Lysine is classified as an amino acid which is a building block of protein. It is also known as L-2, 6-diaminohexanoic acid, Lisina, Lys, Lysine Hydrochloride, Lysine Monohydrochloride, and other names. Lysine is one of the nine essential amino acids in the human body. Since the body cannot synthesize lysine, it must be obtained through diet and supplementation. Good sources of lysine are high-protein foods such as eggs, meat (specifically red meat, lamb, pork, and poultry), soy, beans and peas, cheese (particularly Parmesan), and certain fish (such as cod and sardines). Lysine is often sold as an herbal supplement. Since medicinal use of this product has not been approved by the FDA, lysine should never be used in place of medications prescribed by your doctor.
Lysine is taken orally, topically, or intravenously. According to Wikipedia, there has been a long discussion that lysine, when administered intravenously or orally, can significantly increase the release of growth hormones. This has led to athletes using lysine as a means of promoting muscle growth while training. Lysine also helps in the absorption of calcium. Because of this, it is also used in the treatment of osteoporosis.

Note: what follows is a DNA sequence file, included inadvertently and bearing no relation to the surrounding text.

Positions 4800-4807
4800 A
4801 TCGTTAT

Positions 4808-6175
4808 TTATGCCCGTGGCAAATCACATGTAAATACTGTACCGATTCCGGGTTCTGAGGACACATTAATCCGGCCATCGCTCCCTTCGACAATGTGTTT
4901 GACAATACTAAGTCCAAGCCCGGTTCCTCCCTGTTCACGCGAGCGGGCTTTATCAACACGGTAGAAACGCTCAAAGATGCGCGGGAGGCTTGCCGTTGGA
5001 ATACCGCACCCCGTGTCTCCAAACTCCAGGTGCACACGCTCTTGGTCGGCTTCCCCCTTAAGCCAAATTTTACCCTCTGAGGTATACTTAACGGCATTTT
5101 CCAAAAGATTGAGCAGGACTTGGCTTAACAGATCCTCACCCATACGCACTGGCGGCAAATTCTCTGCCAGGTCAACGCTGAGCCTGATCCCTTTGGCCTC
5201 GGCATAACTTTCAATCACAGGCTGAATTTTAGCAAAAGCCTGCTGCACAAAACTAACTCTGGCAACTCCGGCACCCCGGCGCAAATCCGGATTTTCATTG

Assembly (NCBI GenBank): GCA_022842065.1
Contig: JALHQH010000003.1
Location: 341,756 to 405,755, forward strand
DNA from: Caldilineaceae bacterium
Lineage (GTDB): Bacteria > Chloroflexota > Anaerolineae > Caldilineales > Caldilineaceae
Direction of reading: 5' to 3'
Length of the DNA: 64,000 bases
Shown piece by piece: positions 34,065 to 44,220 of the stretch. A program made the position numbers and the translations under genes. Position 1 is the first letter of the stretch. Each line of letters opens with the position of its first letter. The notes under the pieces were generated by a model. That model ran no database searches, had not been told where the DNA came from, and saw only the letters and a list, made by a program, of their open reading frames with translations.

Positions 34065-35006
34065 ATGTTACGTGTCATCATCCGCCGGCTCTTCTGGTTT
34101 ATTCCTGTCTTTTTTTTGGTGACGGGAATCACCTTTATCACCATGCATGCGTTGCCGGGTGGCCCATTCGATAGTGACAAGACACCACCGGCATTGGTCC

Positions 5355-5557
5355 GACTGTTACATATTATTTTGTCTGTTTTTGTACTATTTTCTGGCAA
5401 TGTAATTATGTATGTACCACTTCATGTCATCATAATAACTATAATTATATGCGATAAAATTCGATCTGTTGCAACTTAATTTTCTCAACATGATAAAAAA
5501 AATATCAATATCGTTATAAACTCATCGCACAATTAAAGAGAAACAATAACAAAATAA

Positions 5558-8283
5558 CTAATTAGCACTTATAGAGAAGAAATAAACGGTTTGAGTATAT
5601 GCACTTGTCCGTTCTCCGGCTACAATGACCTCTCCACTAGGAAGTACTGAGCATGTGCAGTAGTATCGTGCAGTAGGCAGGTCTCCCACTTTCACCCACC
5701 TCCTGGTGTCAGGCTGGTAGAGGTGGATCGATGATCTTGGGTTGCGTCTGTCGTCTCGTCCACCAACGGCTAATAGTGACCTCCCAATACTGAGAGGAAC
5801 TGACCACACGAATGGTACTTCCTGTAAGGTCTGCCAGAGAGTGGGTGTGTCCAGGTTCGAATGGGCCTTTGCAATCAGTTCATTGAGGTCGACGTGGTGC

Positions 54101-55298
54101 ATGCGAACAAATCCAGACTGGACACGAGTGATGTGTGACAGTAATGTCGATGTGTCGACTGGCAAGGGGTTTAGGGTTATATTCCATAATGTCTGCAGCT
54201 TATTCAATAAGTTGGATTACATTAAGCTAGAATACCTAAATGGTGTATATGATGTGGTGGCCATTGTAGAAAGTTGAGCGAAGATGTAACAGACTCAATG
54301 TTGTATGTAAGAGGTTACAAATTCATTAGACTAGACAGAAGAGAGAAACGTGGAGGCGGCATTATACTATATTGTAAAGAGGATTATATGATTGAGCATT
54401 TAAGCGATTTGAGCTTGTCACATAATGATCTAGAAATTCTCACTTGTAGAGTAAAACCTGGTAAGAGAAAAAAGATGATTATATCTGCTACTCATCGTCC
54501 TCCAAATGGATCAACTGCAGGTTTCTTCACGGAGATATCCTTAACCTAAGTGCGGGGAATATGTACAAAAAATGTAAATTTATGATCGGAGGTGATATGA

Lysine is used in the treatment of cold sores due to herpes simplex. Some research shows it may be effective for osteoporosis, diabetes, stress, and for athletic performance improvement.
- – Diarrhea
- – Abdominal pain
- – Chronic kidney (renal) failure
- – Interstitial nephritis (inflammation in the kidney)
- – Increased calcium absorption
According to Drugs.com, the average person (around 150lbs) requires 800 to 3,000mg of lysine daily. Lysine may be dosed from 1 to 3 g daily to prevent or treat herpes simplex infections, reserving the higher dosages for breakouts. In addition to the amount found in the average American diet, L-lysine given at doses in this range appears to be safe for use in adults and prepubescent children. It is important to follow the dosage instructions given by your physician.
Lysine is contraindicated in patients with renal (kidney) or hepatic (liver) disease. It should also be avoided by those with too much lysine in the blood or urine. Because lysine does not have enough research shown, those who are pregnant or breastfeeding should also avoid taking supplemental lysine.
Calcium supplements should not be taken along with lysine due the increased absorption and reduced elimination of calcium.